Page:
UKIP EU lawmaker Woolfe pulls out of leadership race and quits party
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Steven Woolfe of the United Kingdom Independence Party (UKIP) smiles as votes are counted for the EU referendum, in Manchester, Britain June 24, 2016. REUTERS/Andrew Yates
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LONDON (Reuters) - The frontrunner to become the new leader of Britain's anti-EU UK Independence Party said on Monday he was withdrawing from the race and resigning from the party, less than two weeks after an altercation with a colleague left him in hospital.
UKIP, which played a key role in securing Britain's vote to leave the EU in June, has been plunged into chaos since, with high-profile party leader Nigel Farage stepping down after the Brexit vote and his replacement quitting after just 18 days.
Steven Woolfe, a UKIP member of the European Parliament, suffered seizures following the "altercation" with a colleague at a meeting about the party's future in Strasbourg earlier this month.
"It is with deep sorrow and regret that I am aborting my leadership campaign and announcing my resignation from UKIP with immediate effect," Woolfe said in a statement on Monday.
"I believe that a strong UKIP would hold this government's feet to the fire and make sure it delivers a clean Brexit. However, I have come to the conclusion that UKIP is ungovernable without Nigel Farage leading it and the referendum cause to unite it."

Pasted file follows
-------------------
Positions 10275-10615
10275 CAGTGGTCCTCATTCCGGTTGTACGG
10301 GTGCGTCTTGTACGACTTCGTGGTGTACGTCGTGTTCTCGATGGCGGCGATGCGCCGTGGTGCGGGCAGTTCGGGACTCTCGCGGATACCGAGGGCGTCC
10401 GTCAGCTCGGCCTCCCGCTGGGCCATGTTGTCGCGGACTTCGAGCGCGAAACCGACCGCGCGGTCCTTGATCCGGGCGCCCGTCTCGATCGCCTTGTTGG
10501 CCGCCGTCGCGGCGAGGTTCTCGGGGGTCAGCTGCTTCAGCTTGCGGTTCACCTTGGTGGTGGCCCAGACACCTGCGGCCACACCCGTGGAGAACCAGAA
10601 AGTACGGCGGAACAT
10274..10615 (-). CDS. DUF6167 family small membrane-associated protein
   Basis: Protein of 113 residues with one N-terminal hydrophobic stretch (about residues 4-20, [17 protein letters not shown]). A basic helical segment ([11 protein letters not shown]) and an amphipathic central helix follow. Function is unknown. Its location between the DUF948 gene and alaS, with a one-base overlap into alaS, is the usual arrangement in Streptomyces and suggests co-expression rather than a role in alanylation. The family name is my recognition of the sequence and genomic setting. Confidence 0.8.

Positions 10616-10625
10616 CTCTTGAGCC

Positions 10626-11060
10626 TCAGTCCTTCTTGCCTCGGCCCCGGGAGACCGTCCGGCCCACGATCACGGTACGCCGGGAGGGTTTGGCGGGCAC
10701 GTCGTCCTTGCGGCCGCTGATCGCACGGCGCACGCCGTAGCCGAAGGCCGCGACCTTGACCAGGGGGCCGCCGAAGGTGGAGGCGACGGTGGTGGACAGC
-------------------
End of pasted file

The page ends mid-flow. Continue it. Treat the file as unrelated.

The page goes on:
Woolfe said that he had been treated by doctors for seizures, partial paralysis and loss of feeling in his face and body following the events in Strasbourg, and that he had made a complaint to police about the incident, in which he alleged he "received a blow" from fellow UKIP MEP Mike Hookem.
Hookem has denied punching Woolfe.
Woolfe said UKIP was "riddled with infighting" and "proxy wars between rival camps" and that its national executive committee was not fit for purpose. Once his recovery was complete, he would sit as an independent MEP until Britain leaves the EU, he added.
When announcing his plan to run for the leadership, Woolfe had angered some in his party by admitting he had considered defecting to join Prime Minister Theresa May's ruling Conservatives.
(Reporting by Kylie MacLellan; Editing by Kevin Liffey)
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